And though the Coast Guard has suspended most bonuses due to budget constraints, there is a chance that OSs and FSs could receive a Selective Re-enlistment Bonus, Critical Skills Training Bonus or Critical Skills Retention bonus, according to ALCOAST 107/15.

"If there's any funding that becomes available, we'll definitely look into that, and look into other ways to incentivize those members," Zinn said.

The full list of critical rates includes: AMT3, BM2, FS3, FS2, information specialist 3rd class, IS2, OS3 and OS2.

Several rates are also stressed, but expected to return to normal within the next year. Those include avionics electrical technician 3rd class, aviation survival technician 3rd class, electrician's mate 3rd class and maritime enforcement specialist 3rd class.

On the outs

For those facing involuntary separation because of high-year tenure, those critical ratings provide a loophole.

Coast Guardsmen in the AMT, FS, IS and OS ratings should apply for high-year tenure waivers, according to ALCOAST 107/15.

For everyone else, the service has streamlined the HYT schedule for fiscal year 2015, according to a message released March 26.

Effective immediately for E-9s — or Dec. 31 for all other enlisted ranks everyone else — HYT screenings are aligned to calendar years rather than fiscal years. This means that that anyone who hits their time-in-service cap limit before Dec. 31 becomes eligible for separation in 2016.

Any E-9 who hits 30 years this year will be eligible for the 2015 HYT cycle, as there's only one billet above master chief, and Master Chief Petty Officer of the Coast Guard Steven Cantrell still has a few years left in the job. CAN YOU REPHRASE TO MAKE IT CLEAR WHY CANTRELL DOESN'T FACE THIS (CRITICAL RATE, OR LESS THAN 30 OR PAPP CUT HIM A DEAL, ETC)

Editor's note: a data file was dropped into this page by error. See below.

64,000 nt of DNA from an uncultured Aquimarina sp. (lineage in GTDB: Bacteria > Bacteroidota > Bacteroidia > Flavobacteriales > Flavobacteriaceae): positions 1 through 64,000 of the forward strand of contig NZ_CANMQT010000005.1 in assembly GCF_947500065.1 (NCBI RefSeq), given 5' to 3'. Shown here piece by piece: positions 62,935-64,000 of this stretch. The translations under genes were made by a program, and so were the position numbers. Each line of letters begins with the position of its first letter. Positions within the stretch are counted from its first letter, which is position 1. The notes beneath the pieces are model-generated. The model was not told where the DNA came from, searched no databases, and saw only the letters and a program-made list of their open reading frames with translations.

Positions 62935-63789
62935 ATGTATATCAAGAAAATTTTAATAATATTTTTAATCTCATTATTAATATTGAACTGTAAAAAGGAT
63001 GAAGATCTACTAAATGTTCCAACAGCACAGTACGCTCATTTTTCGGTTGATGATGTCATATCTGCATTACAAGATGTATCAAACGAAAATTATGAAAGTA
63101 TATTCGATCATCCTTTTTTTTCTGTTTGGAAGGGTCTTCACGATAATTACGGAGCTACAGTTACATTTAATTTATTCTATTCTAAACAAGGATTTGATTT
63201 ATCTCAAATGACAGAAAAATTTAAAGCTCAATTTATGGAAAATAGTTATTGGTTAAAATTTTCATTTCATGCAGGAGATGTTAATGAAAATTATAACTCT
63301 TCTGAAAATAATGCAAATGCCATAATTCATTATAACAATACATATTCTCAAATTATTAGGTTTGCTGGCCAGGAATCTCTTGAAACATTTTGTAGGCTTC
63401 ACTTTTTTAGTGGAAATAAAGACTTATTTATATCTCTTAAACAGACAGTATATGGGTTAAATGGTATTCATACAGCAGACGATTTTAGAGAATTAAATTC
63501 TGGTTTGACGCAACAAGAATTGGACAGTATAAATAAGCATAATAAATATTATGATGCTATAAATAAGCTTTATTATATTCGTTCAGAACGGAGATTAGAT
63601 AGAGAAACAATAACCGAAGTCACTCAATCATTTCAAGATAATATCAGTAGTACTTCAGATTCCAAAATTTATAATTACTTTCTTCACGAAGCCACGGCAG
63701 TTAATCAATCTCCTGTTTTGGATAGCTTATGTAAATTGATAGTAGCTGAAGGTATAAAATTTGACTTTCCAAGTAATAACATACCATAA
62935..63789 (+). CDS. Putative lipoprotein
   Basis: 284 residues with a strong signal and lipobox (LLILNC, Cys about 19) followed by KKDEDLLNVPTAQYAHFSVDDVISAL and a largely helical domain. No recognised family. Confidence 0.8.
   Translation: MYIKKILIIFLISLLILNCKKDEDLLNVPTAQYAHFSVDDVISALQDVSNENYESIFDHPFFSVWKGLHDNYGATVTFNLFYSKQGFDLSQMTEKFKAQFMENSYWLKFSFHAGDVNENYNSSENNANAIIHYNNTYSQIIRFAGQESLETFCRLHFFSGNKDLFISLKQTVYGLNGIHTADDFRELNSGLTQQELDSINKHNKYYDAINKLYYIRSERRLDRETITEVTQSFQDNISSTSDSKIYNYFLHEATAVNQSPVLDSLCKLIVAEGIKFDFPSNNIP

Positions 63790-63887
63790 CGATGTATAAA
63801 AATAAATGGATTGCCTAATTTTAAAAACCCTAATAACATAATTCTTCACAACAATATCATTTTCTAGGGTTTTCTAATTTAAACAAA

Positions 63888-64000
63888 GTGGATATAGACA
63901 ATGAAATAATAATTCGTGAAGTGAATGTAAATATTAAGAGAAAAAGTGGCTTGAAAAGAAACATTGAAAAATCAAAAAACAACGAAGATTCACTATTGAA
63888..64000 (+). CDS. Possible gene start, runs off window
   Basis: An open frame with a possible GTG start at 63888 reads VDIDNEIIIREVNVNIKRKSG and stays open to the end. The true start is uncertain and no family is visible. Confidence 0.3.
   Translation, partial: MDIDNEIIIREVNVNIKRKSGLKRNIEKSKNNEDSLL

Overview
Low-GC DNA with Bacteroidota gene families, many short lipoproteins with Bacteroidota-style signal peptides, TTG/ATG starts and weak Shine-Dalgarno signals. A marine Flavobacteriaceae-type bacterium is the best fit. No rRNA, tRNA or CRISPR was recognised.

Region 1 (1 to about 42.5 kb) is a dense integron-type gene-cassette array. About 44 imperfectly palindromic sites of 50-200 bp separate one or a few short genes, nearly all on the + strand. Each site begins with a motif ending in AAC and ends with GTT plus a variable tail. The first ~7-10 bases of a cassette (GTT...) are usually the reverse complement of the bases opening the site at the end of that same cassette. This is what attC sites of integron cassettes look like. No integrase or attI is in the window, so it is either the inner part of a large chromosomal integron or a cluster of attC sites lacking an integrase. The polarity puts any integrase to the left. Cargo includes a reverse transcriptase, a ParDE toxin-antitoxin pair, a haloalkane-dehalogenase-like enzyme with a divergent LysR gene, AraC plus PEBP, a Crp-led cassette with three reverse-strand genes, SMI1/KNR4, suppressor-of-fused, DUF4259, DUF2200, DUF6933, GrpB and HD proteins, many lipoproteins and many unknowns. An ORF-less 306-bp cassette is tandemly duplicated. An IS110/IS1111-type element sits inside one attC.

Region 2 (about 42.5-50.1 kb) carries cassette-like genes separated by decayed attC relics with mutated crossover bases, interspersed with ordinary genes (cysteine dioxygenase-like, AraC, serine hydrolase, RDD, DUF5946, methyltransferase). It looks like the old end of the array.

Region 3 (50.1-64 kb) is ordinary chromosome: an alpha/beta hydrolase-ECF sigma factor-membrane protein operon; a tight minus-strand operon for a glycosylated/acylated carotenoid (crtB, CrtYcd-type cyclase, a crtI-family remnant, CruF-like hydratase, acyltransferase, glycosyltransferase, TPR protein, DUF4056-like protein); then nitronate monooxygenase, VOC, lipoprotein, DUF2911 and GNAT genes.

The change ensures that Coast Guardsmen will move to the HYT list before they might receive orders. This ensures that thThere will therefore be fewer gapped billets, in which someone with orders hits his or her HYT mark and is separated before moving to the new billet.

Previously, Helgen explained, members were becoming eligible for HYT as soon as they reached their enlistment anniversaries, which meant that they might get orders cut in January to move in July, but then come up for involuntary separation in May and leave the billet empty.

Now, they'll move to the HYT list before final orders go out, with separations scheduled for summer permanent change-of-station season.

"Not only will you know your candidate pool fairly early in the process during the time when orders are being issued, you'll know when those folks are cycling out, so basically you end up with less billet gaps than we've been experiencing in the past," Helgen said.

For 2016, HYT limits are:

  • E-9: 30 years
  • E-8: 26 years
  • E-7: 24 years
  • E-6: 20 years
  • E-5: 16 years
  • E-3 and E-4: 10 years

Additionally, E-1s and E-2s will not be extended or re-enlisted beyond their current contracts.

Just under 600 Coast Guardsmen were separated after the fiscal year 2014 HYT cycle, Zinn said.

Meghann Myers is the Pentagon bureau chief at Military Times. She covers operations, policy, personnel, leadership and other issues affecting service members.